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Sonoma County halts new short-term rental permits for 45 days

  • May 24, 2022 | Jennifer Sokolowsky

Sonoma County

In advance of a vote on proposed new vacation rental rules, Sonoma County, California, has implemented a 45-day moratorium on new short-term rental permits in unincorporated areas of the county due to high demand.

The moratorium, which ends in late June, applies to applications made after March 17 in districts 1, 4, and 5, which include Sonoma Valley as well as western and northern areas of the county. Districts 2 and 3 are exempt from the moratorium since demand isn’t as high there. Hosted rentals and properties on the coast under the jurisdiction of the California Coastal Commission may also proceed with permit applications.

In March, a proposal was introduced that would tighten up short-term rental regulations. Since then, the county has received more than 100 vacation rental permit applications. Normally staff receive around 10 applications a month.

On August 2, the County Board of Supervisors will vote on the proposed new rules, which would include a new licensing system to ease enforcement, caps on the percentage of vacation rentals in certain communities, potential bans on short-term rentals altogether in some areas, and a 24/7 vacation rental complaint hotline.

An estimated 2,459 short-term rentals operated in Sonoma County in 2021, equal to approximately 2% of single-family homes. About 1,485 of these were in unincorporated areas, according to a county-commissioned economic study.

This isn’t the first time the county has put a halt to issuing short-term rental permits. In October 2017,  the Sonoma County Board of Supervisors imposed a 45-day moratorium on issuing new vacation rental permits, then extended it to February of 2018 amid concerns about local housing supply, especially for victims of the 2017 wildfires.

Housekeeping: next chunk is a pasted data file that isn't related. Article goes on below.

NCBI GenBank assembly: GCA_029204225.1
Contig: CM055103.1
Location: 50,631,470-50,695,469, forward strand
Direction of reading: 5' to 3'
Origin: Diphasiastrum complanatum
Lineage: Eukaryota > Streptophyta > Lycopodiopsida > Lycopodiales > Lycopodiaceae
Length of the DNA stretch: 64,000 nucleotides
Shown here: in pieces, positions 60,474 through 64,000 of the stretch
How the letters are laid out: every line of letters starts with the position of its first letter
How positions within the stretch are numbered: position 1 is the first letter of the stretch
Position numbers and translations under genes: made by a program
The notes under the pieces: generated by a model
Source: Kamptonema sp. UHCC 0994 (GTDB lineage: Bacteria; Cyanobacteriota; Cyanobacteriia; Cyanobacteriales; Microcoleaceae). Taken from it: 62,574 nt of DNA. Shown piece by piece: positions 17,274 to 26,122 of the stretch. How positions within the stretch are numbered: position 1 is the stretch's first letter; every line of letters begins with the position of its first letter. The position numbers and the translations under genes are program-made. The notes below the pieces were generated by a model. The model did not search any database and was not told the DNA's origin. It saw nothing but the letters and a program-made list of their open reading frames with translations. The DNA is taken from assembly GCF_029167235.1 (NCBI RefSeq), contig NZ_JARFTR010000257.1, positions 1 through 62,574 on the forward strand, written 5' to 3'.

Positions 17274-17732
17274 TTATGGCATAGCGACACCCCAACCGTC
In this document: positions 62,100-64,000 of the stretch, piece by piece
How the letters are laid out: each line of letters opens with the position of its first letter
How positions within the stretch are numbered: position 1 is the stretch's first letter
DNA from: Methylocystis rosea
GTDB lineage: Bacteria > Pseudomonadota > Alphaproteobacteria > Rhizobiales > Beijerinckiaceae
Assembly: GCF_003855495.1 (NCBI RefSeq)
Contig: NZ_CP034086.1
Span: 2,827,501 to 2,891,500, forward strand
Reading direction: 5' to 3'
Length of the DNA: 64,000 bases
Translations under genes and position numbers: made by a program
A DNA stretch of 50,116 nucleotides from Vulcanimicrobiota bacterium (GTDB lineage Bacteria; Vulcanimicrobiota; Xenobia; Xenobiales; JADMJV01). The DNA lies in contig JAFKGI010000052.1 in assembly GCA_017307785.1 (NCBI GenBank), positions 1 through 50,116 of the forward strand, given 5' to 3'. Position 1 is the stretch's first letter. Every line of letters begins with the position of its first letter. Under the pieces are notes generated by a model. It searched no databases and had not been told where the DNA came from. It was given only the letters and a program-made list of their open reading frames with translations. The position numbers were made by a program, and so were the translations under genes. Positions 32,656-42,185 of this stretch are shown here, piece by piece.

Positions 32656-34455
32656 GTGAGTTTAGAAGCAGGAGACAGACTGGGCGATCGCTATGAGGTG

Under current rules, the county requires short-term rentals to have a vacation rental permit. Each rental must have a certified vacation property manager who has taken a county-run course and passed an exam.

Hosted rentals, defined as the rental of a single room or sleeping area within a single-family dwelling, must have a hosted rental permit but do not need a certified property manager.

Both vacation rentals and hosted rentals are only allowed in specific zones, and hosts must abide by rules on occupancy, parking, noise, and events. Operators must also collect transient occupancy tax (TOT) from guests and file TOT tax returns with the county.

Airbnb automatically collects TOT on behalf of hosts in unincorporated Sonoma County for bookings made through its site. However, operators need to be aware that they’re responsible for collecting and filing any lodging taxes Airbnb doesn’t collect directly for them, as well as taxes on bookings made through other platforms, such as Vrbo.

MyLodgeTax can help California short-term rental hosts automate and simplify their lodging tax compliance. For more on lodging tax in California, see our state Lodging Tax Guide. If you have tax questions related to vacation rental properties, drop us a line and we’ll get back to you with answers.

Lodging tax rates, rules, and regulations change frequently. Although we hope you'll find this information helpful, this blog is for informational purposes only and does not provide legal or tax advice.
Avalara Author
Jennifer Sokolowsky
Avalara Author Jennifer Sokolowsky
Jennifer Sokolowsky writes about tax, legal, and tech topics. She has an extensive international background in journalism and marketing, including work with The Seattle Times, The Prague Post, Avvo, and Marriott.
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